Until you bring in the kids. Besides being excellent bribe-takers, kids, Finkelstein says, are master marketers. “They’ve proven more effective at changing their parents’ eating and exercise habits than any corporate wellness program out there,” he says.  

 

Back in 2004, when Aaron Day made Tangerine’s first pitch to a client, he had a tough sell convincing them that paying employees to slim down made business sense. Now that incentivized wellness has the attention of corporate bean counters, Day believes business models reaching beyond weight loss could pay off for everyone. “If we could take some of these other dimensions, whether it’s financial planning or anything else where there could be a measurable outcome,” he says, “then you could use a parallel structure to what we have right now.”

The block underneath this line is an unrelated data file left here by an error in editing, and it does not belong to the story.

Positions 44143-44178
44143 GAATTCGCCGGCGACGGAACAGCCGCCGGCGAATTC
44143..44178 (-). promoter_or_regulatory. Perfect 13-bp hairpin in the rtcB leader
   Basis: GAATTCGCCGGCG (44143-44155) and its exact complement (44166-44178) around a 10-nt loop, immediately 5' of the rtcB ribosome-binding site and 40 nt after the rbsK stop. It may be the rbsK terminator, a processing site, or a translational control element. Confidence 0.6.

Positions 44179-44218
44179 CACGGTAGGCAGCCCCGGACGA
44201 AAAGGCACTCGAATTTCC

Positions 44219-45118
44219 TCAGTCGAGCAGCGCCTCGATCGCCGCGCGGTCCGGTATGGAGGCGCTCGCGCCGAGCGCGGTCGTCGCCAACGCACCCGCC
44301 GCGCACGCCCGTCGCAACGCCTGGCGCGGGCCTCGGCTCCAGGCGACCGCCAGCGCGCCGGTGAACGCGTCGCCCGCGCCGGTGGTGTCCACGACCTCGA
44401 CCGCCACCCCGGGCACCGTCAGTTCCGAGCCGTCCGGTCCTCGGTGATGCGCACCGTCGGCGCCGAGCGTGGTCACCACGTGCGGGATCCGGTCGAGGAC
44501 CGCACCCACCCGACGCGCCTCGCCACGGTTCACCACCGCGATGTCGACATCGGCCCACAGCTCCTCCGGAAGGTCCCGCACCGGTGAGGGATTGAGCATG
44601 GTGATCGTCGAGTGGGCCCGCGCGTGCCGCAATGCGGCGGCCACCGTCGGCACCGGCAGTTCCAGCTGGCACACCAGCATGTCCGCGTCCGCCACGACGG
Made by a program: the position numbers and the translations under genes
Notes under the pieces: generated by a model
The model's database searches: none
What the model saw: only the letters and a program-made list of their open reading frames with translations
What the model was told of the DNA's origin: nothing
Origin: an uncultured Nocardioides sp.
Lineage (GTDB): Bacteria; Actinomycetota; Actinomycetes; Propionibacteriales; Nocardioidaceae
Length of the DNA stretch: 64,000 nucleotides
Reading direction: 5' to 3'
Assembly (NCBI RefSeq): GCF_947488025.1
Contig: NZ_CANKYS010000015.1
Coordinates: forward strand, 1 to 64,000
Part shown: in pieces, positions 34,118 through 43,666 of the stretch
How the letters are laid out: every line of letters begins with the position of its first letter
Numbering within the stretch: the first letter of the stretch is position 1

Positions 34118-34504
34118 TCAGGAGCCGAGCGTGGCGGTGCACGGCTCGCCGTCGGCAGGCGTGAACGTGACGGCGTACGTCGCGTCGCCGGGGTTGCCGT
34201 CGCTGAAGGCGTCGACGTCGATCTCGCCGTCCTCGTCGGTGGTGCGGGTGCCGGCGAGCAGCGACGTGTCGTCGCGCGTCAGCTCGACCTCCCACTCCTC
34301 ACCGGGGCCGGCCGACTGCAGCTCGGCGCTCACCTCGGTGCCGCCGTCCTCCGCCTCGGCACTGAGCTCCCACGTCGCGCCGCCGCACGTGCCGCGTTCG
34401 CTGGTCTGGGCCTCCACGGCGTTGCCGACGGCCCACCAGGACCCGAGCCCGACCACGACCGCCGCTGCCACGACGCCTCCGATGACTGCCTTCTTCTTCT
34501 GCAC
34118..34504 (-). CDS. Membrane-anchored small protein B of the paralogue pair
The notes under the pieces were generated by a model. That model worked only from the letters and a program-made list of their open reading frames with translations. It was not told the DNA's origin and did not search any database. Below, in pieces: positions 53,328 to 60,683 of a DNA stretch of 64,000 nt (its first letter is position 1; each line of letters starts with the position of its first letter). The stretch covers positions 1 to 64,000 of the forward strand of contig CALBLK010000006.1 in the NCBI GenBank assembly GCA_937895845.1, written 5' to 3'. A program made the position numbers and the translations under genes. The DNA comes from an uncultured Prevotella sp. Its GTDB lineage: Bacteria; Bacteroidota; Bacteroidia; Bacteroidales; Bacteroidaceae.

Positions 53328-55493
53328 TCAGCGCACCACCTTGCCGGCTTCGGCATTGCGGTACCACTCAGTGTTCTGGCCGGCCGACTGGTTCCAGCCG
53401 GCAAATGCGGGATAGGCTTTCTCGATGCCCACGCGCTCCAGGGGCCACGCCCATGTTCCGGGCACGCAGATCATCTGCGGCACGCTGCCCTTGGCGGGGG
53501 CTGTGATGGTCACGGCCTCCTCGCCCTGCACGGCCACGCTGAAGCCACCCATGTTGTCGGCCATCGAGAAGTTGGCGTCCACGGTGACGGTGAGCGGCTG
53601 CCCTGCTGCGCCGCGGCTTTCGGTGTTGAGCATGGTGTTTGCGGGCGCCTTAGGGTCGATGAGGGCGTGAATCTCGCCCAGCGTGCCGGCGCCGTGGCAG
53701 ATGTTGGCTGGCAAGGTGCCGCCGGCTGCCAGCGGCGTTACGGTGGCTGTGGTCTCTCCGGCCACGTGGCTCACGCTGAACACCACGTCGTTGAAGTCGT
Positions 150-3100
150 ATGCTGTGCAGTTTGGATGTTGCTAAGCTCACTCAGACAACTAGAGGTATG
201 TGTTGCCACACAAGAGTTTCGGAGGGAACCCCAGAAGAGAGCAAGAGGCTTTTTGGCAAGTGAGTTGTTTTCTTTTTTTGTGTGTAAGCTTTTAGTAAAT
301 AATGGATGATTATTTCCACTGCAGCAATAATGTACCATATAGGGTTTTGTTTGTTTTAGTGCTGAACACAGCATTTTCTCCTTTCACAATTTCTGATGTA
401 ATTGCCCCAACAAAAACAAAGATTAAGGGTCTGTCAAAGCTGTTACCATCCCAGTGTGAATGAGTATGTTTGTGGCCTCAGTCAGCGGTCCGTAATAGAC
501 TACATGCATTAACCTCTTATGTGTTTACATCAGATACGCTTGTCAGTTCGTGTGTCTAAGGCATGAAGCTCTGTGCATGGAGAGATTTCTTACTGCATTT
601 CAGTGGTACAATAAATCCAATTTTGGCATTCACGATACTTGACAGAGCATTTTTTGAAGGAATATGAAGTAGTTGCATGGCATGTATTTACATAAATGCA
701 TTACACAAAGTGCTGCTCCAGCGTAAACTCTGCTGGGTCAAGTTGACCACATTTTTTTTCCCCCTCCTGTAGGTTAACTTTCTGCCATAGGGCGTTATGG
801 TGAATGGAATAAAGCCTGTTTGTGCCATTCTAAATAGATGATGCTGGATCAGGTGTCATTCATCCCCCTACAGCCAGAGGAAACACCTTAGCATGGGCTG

Even so, Finkelstein isn’t convinced that companies are only looking out for their bottom line. He says there’s more to this industry than return on investment.

 

“When employers or companies like Tangerine do these programs, they certainly hope that they generate improved health, but I’m not entirely convinced that’s their only metric of success. You have to think about what is the ultimate measure of success. For Tangerine, on some level, it’s profits and a sustainable business model. For the employer, it might be better employee retention or generating good public will.”

 

No matter the motivation, the bottom line is this: There’s money to be made in slimming down America, and the family-focused approach to holistic wellness is ripe for innovation. Children are the key; they’ve proven more effective at changing their parents’ eating habits than any corporate wellness program out there.

 

Now if someone could just figure out a way to make them behave at the grocery store. 

 

Noah Bunn is the associate editor of Spirit magazine.